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The Small Idea

Posted at salon.com in response to this story by John Horgan

Progress in nearly every scientific and technological field continues its growth on a double-exponential curve (the rate of increase is increasing exponentially). This is documented in Ray Kurzweil’s excellent book "The Singularity is Near," which reads like future history. What gives rise to this growth is continued scientific exploration at the small end of the physical spectrum (genetics, nanotechnology, and robotics). In approximately 2045, trends already in place for over a century will bring us to a convergence of intellect so stunning that it is impossible to predict what will happen after that. Humans may merge with their technology or launch off in entirely new directions. Either way, we will be millions of times smarter, and probably linked together in some sort of hyper-world-wide-web–Hence the term "Singularity."

What Horgan seems to be espousing is what Kurzweil calls the "intuitive linear view" of scientific progress. But it’s hard to see how Horgan could have ignored what has happened in just the past few years, and what’s happening now. We all already take for granted the approximate doubling in price-performance of computers every 2 years. But soon, this same accelerating trend will bring these improvements to other fields that have been more stagnant, such as energy and medicine. Kurzweil cites an example that the entire 20th century only achieved 25 years of progress at today’s rate. But the 21st century will achieve 20,000 years of progress (at today’s rate), just by extrapolating existing trends.

Horgan states another common misconception regarding diminishing returns. Even exponential technology trends always approach an asymptote where they slow down–just before a paradigm shift occurs to a replacement technology. Kurzweil refers to this as the "paradigm shift S-curve." There have been 5 paradigm shifts so far in the development of computers, from mechanical relays, to vacuum tubes, to transistors, to integrated circuts, to microprocessors, soon to 3D processor architecture, next to optical and quantum computing and beyond. Another such progression would be wax cylinders to vinyl LP, to CD, to .mp3, and– Who knows what’s next in the audio world?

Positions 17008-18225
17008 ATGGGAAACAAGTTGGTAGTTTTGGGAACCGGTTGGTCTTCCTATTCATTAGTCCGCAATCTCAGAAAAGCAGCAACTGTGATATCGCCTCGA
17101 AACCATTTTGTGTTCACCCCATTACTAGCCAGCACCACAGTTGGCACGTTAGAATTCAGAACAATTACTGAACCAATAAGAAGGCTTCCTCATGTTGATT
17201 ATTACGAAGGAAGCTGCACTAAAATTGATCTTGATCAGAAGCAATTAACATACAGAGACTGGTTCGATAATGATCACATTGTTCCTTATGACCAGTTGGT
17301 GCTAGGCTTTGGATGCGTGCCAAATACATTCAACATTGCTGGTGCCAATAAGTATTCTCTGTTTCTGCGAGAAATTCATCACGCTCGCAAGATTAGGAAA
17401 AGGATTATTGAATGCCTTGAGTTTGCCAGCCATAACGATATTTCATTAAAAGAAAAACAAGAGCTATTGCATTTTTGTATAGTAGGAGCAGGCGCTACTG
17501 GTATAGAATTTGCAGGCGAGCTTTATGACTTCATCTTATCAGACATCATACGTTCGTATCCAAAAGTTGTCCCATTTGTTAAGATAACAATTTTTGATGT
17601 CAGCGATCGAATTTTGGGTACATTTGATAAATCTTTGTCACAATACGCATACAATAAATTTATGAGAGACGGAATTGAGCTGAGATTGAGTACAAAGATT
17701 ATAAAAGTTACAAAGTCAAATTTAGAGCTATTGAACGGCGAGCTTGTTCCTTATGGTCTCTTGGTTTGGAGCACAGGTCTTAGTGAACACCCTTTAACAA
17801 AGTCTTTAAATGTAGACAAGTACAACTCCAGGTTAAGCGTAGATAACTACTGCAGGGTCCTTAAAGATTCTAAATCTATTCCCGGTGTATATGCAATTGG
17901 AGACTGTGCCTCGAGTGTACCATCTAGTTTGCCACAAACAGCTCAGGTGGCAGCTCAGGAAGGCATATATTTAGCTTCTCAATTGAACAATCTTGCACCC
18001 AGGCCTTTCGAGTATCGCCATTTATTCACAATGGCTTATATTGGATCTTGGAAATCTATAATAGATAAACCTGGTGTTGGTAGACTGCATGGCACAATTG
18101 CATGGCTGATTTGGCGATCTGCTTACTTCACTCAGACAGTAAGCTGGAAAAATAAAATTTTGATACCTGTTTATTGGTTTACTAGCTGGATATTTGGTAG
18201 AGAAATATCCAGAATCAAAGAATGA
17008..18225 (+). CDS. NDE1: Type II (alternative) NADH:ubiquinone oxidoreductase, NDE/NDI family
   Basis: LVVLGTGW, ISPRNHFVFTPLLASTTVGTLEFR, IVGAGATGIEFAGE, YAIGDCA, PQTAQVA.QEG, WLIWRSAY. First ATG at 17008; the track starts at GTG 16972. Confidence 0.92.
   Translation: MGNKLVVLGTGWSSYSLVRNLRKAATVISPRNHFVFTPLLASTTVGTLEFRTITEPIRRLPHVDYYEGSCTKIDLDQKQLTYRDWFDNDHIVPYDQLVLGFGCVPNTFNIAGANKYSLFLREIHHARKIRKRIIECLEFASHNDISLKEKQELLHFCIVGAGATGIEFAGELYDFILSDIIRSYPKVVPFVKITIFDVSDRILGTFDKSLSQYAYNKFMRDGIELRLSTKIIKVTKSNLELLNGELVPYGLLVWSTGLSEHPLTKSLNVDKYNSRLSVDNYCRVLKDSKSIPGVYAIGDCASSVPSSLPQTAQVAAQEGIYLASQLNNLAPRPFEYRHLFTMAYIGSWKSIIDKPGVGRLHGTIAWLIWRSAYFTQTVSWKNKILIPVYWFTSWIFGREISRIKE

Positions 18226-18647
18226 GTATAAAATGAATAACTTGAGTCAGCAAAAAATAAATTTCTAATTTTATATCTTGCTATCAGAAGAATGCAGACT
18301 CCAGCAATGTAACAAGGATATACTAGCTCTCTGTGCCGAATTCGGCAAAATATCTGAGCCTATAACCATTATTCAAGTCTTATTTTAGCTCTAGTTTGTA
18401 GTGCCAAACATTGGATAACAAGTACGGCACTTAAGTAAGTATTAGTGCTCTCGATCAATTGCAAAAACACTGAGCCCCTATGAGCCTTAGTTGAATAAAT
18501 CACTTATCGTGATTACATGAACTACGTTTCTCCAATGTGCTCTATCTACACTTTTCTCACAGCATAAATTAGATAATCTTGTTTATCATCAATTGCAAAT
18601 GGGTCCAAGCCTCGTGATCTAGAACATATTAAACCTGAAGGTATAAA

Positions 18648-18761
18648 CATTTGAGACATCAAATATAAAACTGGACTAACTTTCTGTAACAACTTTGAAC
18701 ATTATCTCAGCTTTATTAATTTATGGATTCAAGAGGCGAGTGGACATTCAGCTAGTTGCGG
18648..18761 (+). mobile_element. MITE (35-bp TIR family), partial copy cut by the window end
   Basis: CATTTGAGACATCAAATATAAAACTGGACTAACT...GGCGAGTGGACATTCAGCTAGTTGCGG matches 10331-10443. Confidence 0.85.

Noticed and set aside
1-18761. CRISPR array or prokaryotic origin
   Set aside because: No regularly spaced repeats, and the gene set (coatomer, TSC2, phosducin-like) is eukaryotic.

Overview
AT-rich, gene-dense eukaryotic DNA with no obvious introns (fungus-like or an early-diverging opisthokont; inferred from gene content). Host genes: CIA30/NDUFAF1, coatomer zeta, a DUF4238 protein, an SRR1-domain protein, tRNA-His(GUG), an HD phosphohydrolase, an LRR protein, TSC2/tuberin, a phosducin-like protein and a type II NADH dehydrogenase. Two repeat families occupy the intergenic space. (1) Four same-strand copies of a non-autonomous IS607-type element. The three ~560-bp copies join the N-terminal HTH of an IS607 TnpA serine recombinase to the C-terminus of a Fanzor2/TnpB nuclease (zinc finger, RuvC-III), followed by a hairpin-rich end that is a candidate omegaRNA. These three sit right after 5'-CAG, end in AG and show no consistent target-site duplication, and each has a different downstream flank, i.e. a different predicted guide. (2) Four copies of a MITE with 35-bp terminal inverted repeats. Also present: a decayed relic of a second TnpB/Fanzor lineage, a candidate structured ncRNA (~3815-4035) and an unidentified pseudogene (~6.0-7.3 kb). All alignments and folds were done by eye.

We better hope that Horgan is indeed wrong, because another type of convergence is happening: Human population explosion, climate change, and depletion of fossil fuels–all at the same time. If it we were on a linear or decreasing path of development, it’s hard to see how our species would even make it to 2045. We have invented ourselves into a corner where the only solution is to invent our way out of it. We need new energy sources, new ways of producing food, new ways of cleaning up the environment, and new ways of restoring the biodiversity that’s been lost to our brute-force industrial methods.

The answer is to think small, really small, toward fine-grained solutions. Genetic modification, self-replicating machinery and tiny robotics can make all of this possible. I’m tired of pessimists of all stripes. Some see entropic or mental limitations, others see looming dangers, but progress will have to save us in the end whether we like it or not.


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